Sam Demma (05:28):
Can you recount personal examples of something that might even happen to you? Like I can tell you for me sometimes to a fault when I was in high school, certain classes were just check boxes that I needed to check off on my resume to be, hopefully become a professional soccer player and get a full ride division one scholarship. Yes. And it was my grade 12 foot issues teacher, Michael loud foot who made this crazy intentional effort to get to know every student in the class, teach a lesson. And then at the end or throughout the lesson, he would call you out. He would say, Sam, mm-hmm for you. This means X and Kavon for you. This means Y and he, he knew us based on our personal passion, so would take his content and apply it to our personal lives. And I could tell you, like, that’s a personal example of something an educator did, did, for me, that made a huge difference that turned his class, not only from a checkbox, but into a, an engaging conversation that I always wanted to participate in. And I’m curious to know if you can recount like any specific personal examples, similar, not similar to that, but maybe with another teacher you had that really helped you,


Lynda Burgess (06:35):
You know, that’s a, that’s a great, great point, Sam and great examples. I love it. And it’s, you know, for me, I think if I can think of gosh, 3, 4, 5, the more, I think the more come to mind of, of instances where that happened. And it was probably more around the general theme of someone paying attention or someone seeing something and you that you didn’t even recognize that was there, you know, or didn’t know was there, I think of a, you know, option classes in high school, I took drama cuz all the buddies were taking drama, you know, really was I talented at acting cotton but, but once I was in there, this drama teacher who was, and they used to put on major operatic productions at high schools back in, they do still now too. But suddenly he was casting me as the lead role in this play.


Lynda Burgess (07:21):
I was going, what, who were you calling on? you know, just, but he would give opportunities for these things cuz he saw something that I was like, I, are you sure that kind of thing. And then other, you know, other times too, with just like, I like the, like the comment you made there about connecting to you and to you personally. And you know, I just thinking back to a grade five teacher who was, you know, teaching science and talking about something and had seen me bring something in from recess and tied it into the lesson, it was like, wow, somebody’s paying attention here. You know, somebody’s connecting to something that I thought was, you know, neat or fun or important to me. And, and so it comes back to that whole relationship piece. It really does. So that’s really, what’s driven me over the years. Even now, you know, I’ve left teaching and gone to the government side of, of work in Alberta education, but still it’s all about the relationships and empowering other people.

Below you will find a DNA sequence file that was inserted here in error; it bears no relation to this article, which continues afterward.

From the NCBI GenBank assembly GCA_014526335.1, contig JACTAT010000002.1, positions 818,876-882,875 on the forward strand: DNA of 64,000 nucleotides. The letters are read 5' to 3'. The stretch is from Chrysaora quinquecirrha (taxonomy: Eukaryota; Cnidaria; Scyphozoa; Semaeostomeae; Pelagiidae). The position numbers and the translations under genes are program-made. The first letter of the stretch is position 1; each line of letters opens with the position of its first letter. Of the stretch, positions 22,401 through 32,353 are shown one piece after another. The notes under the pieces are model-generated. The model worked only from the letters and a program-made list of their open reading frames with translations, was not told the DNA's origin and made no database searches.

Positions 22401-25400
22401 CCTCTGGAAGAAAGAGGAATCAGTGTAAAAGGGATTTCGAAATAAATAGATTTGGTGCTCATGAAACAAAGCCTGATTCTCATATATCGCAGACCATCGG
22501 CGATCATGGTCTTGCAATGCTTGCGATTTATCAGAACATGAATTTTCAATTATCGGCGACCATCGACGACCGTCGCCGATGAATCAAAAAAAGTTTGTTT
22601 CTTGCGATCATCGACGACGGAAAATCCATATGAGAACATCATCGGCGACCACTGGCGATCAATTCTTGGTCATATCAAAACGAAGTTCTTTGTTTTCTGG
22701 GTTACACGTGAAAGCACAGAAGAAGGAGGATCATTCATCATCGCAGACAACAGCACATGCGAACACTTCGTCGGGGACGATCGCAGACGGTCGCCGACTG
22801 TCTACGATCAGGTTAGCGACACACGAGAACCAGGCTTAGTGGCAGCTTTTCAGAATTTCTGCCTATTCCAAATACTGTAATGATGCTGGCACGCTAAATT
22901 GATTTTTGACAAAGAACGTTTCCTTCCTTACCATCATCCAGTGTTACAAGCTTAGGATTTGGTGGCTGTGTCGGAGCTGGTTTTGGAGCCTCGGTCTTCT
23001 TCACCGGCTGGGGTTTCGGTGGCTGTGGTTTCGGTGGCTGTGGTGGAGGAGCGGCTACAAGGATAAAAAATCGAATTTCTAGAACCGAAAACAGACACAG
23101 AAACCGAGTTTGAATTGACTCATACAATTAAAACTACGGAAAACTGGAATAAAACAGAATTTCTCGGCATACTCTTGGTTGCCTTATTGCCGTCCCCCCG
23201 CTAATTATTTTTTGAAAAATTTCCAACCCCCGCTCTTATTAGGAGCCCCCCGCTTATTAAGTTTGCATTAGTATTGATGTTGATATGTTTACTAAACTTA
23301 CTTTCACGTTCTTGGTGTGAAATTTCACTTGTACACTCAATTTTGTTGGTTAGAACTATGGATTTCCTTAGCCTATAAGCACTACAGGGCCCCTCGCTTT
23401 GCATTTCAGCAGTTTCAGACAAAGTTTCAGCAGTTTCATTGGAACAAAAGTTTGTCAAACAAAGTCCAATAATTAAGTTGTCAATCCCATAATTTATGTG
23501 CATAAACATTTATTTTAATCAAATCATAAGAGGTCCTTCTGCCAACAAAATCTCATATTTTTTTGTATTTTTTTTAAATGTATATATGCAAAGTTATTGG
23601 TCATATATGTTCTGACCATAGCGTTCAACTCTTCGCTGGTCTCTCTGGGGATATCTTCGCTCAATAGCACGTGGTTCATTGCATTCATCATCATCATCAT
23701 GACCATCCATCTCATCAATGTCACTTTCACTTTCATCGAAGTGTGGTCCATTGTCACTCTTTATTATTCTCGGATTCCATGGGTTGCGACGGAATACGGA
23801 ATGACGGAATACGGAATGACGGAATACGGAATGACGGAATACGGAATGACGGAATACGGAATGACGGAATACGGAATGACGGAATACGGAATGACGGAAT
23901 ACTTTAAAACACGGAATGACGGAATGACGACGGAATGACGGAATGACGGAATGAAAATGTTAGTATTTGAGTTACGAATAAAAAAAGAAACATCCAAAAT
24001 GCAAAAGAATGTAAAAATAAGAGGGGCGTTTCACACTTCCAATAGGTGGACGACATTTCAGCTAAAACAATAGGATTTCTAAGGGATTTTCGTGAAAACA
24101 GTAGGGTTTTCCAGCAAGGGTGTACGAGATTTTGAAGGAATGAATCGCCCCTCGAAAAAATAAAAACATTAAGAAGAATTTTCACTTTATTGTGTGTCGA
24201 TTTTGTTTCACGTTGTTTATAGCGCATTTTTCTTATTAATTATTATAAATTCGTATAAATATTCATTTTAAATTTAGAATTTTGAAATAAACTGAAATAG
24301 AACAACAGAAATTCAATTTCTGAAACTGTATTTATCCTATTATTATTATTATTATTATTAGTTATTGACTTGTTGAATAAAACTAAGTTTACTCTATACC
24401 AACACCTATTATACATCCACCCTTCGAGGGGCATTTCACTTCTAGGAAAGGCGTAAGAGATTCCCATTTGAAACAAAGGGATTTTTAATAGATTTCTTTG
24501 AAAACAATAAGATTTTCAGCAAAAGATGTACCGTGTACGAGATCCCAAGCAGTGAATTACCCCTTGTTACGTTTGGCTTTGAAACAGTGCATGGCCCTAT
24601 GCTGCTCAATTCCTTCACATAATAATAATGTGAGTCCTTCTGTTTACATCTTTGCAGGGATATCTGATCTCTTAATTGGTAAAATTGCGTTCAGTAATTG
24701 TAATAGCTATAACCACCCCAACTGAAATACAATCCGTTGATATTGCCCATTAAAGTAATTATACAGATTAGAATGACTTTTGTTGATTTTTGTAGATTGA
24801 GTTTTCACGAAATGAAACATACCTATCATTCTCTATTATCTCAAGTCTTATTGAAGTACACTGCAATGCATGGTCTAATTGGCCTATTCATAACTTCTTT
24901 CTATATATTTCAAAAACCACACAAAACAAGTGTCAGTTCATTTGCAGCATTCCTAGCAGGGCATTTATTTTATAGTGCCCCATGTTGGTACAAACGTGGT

Sam Demma (08:15):
I love it. And what does your work look like today and what are some of the exciting parts of the work that gets you up every day and move you to action?


Lynda Burgess (08:27):
love, it gets as excited up today and, and move to action. Love it. Well I we’ve been with Alberta education now for probably, oh gosh, how long now? Eight years maybe officially and been in many different roles there started there with the technology and then engagement curriculum. And now with the first nation maintain Inuit education directorate. And so, you know, I guess what inspires me all the way along to get up and come to work every day is the people I work with. Quite honestly, it comes back to that relationship piece and within the first nation maintaining education directorate, there’s just so much to learn and it’s a whole, it was a whole new world to me when I entered that, that work group about two and a half years ago. But it’s really about and what I’ve realized more and more as I’ve been there, it’s about still coming back to the relationship and having people, you know, where are they in their journey? Where are they in telling their story? And not that what’s going on with them that they own. There’s lots of other cultures who’ve been through many things. I won’t even get into any of that stuff. Yeah. But, but it’s really comes back to their perception of where they’re at at this moment in time really. And, and moving through that journey. So lots again, it comes back to the, the people and the relationships.


Sam Demma (09:39):
That’s awesome. And how did you find yourself in this role? Like what did the transition look like? And yeah, tell me more about that.


Lynda Burgess (09:47):
Well that was an interesting one. I was in curriculum for a few years and then they were looking to bring, wanted the leadership wanted to bring more educators into the directorate who had actually education experience in the field. And so I got tapped on the shoulder, did I, would I wanna come over and work with this group or work in this area? And it was a whole new world to me and I said, yeah, why not? How could I not? Right, right. There’s so much to be learned.


Sam Demma (10:12):